Take the 2-minute tour ×
Stack Overflow is a question and answer site for professional and enthusiast programmers. It's 100% free, no registration required.

I have some problems reading specific data from a file. The file has 80 characters on the first and second line and an unknown number of characters on the third line. The following is my code:

int main(){
    ifstream myfile;
    char strings[80];
    myfile.open("test.txt");
    /*reads first line of file into strings*/
    cout << "Name: " << strings << endl;
    /*reads second line of file into strings*/
    cout << "Address: " << strings << endl;
    /*reads third line of file into strings*/
    cout << "Handphone: " << strings << endl;
}

How do i do the actions in the comments?

share|improve this question
6  
If you want to read lines, use getline. If you want to read some precise number of bytes, use read. –  David Schwartz Dec 19 '12 at 13:17
    
and use std::string instead to handle the 3rd line. –  nims Dec 19 '12 at 13:18
    
Thousands of duplicates of this by now... –  Kerrek SB Dec 19 '12 at 13:20

2 Answers 2

up vote 3 down vote accepted

char strings[80] can only hold 79 characters. Make it char strings[81]. You can forget about the size altogether if you use std::string.

You can read lines with the std::getline function.

#include <string>

std::string strings;

/*reads first line of file into strings*/
std::getline( myfile, strings );

/*reads second line of file into strings*/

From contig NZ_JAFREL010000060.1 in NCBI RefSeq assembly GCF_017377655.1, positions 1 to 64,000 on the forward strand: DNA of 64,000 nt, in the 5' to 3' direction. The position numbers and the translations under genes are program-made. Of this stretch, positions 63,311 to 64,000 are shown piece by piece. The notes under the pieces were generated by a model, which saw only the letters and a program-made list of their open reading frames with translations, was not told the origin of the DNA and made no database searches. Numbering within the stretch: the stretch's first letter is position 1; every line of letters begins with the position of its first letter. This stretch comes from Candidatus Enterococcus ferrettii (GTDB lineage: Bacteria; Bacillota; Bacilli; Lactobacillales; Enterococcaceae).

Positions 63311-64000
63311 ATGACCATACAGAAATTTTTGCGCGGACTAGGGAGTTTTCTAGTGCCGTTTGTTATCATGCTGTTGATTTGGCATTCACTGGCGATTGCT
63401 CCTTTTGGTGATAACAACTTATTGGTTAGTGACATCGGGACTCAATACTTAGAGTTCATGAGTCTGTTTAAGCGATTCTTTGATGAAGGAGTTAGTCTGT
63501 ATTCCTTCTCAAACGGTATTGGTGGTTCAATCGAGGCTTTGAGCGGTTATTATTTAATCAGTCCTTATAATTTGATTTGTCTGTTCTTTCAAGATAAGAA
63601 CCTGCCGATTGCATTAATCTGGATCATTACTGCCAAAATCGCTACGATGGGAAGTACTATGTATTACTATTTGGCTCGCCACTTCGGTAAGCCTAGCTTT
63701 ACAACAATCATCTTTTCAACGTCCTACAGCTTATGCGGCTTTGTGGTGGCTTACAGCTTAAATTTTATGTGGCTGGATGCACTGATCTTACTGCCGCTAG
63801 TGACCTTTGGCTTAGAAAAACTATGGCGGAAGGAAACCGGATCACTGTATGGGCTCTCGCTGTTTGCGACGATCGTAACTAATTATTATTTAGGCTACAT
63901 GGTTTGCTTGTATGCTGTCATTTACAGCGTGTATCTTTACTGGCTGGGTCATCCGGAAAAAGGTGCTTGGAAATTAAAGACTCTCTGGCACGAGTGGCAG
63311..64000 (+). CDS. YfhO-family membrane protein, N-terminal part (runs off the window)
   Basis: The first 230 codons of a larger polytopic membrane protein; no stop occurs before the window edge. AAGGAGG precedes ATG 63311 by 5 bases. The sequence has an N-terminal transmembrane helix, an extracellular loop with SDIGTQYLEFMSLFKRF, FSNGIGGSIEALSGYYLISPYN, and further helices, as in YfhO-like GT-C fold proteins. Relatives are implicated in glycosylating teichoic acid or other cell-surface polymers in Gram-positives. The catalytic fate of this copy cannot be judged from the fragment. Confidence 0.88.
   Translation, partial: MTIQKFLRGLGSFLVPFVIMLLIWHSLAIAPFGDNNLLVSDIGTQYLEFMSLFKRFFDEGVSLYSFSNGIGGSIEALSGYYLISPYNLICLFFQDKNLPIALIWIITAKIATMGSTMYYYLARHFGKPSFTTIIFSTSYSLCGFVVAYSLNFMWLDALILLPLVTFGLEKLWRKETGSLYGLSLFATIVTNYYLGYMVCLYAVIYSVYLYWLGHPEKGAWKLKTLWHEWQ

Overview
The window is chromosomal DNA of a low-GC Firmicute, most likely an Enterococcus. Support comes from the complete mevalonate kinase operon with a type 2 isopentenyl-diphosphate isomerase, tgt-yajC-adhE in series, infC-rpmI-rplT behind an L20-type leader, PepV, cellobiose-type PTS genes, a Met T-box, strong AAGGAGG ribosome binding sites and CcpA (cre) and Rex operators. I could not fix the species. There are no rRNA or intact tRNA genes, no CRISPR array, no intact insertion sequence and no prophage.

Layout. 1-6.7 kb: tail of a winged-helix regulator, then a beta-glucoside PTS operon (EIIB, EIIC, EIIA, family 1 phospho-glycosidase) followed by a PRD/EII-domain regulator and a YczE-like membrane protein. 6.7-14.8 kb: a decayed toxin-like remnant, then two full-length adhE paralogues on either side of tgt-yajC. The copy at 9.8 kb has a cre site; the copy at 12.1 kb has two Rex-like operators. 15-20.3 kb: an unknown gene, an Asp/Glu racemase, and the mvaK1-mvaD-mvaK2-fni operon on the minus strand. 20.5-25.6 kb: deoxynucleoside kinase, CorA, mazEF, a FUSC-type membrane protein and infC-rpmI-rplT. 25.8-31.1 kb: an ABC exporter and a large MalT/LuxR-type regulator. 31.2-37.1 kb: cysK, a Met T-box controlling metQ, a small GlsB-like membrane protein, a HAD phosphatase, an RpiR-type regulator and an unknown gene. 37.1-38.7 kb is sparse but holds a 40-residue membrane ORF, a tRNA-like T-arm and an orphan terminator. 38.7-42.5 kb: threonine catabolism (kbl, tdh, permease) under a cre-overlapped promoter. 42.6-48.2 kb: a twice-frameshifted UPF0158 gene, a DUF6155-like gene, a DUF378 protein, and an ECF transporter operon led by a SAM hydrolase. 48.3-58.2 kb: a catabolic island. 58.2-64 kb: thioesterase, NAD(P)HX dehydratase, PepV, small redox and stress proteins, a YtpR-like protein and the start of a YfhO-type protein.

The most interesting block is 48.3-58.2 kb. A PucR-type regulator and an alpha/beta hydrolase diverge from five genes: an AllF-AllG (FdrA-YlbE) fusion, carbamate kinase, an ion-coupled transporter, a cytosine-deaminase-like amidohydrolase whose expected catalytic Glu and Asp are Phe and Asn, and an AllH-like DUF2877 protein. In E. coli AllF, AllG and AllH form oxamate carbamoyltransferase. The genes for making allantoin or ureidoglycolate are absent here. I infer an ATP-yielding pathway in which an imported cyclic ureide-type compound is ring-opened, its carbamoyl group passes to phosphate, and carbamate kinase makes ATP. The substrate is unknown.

std::getline( myfile, strings );

/*reads third line of file into strings*/
std::getline( myfile, strings );

The code above ignores the information that the first and second lines are 80 chars long (I'm assuming you're reading a line-based file format). You can add an additional check for that if it's important.

share|improve this answer
    
But when i display added cout<<strings<<endl; It displayed nothing, what do i do next? –  Deckdyl Dec 19 '12 at 13:29
    
Perhaps the file was not found or the content is not valid. Check for errors using if( !myfile ) cout << "File error" << endl; after every operation, including myfile.open. –  Alex Dec 19 '12 at 13:36
    
Ok, found the problem in the orginal code... My file path was wrong. Thanks for your help. –  Deckdyl Dec 19 '12 at 13:39

In your case it will be more appropriate to use string rather than char[].

#include <string>
using namespace std;

int main(){
    ifstream myfile;
    //char strings[80];
    string strings;
    myfile.open("test.txt");

    /*reads first line of file into strings*/
    getline(myfile, strings);
    cout << "Name: " << strings << endl;
    /*reads second line of file into strings*/
    getline(myfile, strings);
    cout << "Address: " << strings << endl;
    /*reads third line of file into strings*/
    getline(myfile, strings);
    cout << "Handphone: " << strings << endl;
}
share|improve this answer
    
Ok, thanks a lot. –  Deckdyl Dec 19 '12 at 13:55

Your Answer

 
discard

By posting your answer, you agree to the privacy policy and terms of service.

Not the answer you're looking for? Browse other questions tagged or ask your own question.